Treating tuberculosis

Rifampicin and isoniazid (INH) are the two key drugs used in treating tuberculosis (TB), and are not used much outside of this indication.

Rifampicin inhibits protein synthesis by inhibiting the formation of RNA (RNA is the molecule which “tells” the ribosome which protein to make). INH acts by inhibiting the synthesis of various components of the mycobacterial cell wall (which is different in structure to both Gram positive and Gram negative cell walls). Both of these drugs can be given orally or intravenously.

Rifampicin has a fairly broad spectrum of activity, including both Gram positive and Gram negative organisms. Resistance to this agent often develops in bacteria if rifampicin is used on its own. In treating TB it is always used in combination with other drugs. Other possible uses (as part of a combination) include:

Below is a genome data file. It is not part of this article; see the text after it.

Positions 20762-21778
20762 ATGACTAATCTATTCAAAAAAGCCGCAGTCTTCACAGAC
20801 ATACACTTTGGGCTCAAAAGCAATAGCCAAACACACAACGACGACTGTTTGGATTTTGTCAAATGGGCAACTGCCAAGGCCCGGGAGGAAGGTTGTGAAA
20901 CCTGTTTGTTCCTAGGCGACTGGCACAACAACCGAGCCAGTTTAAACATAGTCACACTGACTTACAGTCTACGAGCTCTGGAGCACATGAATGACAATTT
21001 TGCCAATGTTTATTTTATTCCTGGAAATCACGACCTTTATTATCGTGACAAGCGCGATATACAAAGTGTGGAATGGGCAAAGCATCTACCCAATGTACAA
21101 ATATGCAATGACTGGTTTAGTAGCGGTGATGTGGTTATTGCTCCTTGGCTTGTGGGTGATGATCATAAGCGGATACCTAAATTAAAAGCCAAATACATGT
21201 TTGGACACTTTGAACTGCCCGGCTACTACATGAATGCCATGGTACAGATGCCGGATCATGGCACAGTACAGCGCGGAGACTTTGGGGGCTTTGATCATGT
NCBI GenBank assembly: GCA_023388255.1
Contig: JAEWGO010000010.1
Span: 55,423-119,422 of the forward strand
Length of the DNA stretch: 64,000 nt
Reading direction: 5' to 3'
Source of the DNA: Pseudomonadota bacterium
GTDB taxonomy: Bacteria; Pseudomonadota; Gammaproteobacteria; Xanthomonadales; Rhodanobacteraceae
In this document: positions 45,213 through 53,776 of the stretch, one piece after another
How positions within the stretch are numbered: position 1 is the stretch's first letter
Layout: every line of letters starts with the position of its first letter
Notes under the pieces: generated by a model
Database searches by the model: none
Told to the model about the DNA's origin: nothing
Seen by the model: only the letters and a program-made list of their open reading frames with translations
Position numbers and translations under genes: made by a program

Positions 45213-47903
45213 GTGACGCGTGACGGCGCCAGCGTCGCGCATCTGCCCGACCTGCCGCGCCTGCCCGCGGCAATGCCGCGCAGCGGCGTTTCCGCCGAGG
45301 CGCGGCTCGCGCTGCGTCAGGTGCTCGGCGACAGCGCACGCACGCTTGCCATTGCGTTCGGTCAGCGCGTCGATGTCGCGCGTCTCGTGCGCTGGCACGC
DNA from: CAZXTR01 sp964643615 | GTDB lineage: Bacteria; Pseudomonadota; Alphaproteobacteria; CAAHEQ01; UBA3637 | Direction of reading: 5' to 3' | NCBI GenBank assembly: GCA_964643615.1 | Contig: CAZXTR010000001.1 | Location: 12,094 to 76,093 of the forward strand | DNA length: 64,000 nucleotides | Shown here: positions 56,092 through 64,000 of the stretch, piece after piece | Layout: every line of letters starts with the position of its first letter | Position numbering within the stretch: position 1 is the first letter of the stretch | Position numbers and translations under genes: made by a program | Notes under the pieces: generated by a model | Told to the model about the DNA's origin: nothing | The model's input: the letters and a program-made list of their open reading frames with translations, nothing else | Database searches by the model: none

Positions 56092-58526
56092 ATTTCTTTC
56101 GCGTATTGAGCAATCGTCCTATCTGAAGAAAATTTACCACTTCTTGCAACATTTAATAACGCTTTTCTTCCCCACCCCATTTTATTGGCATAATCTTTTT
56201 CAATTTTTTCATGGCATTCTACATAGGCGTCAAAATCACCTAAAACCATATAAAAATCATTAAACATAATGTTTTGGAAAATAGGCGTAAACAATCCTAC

• Therapy of infective endocarditis on artificial heart valves
  • Legionnaire’s disease
  • Brucellosis

Isoniazid is only used for the treatment of TB, and has no notable activity against other organisms.

The main side effect of both of these drugs is toxicity of the liver, and although this is very uncommon, it can be severe.

For more information on care and support of tuberculosis visit South African National TB Association (SANTA) or phone them on 011 454 0260.

December 2001

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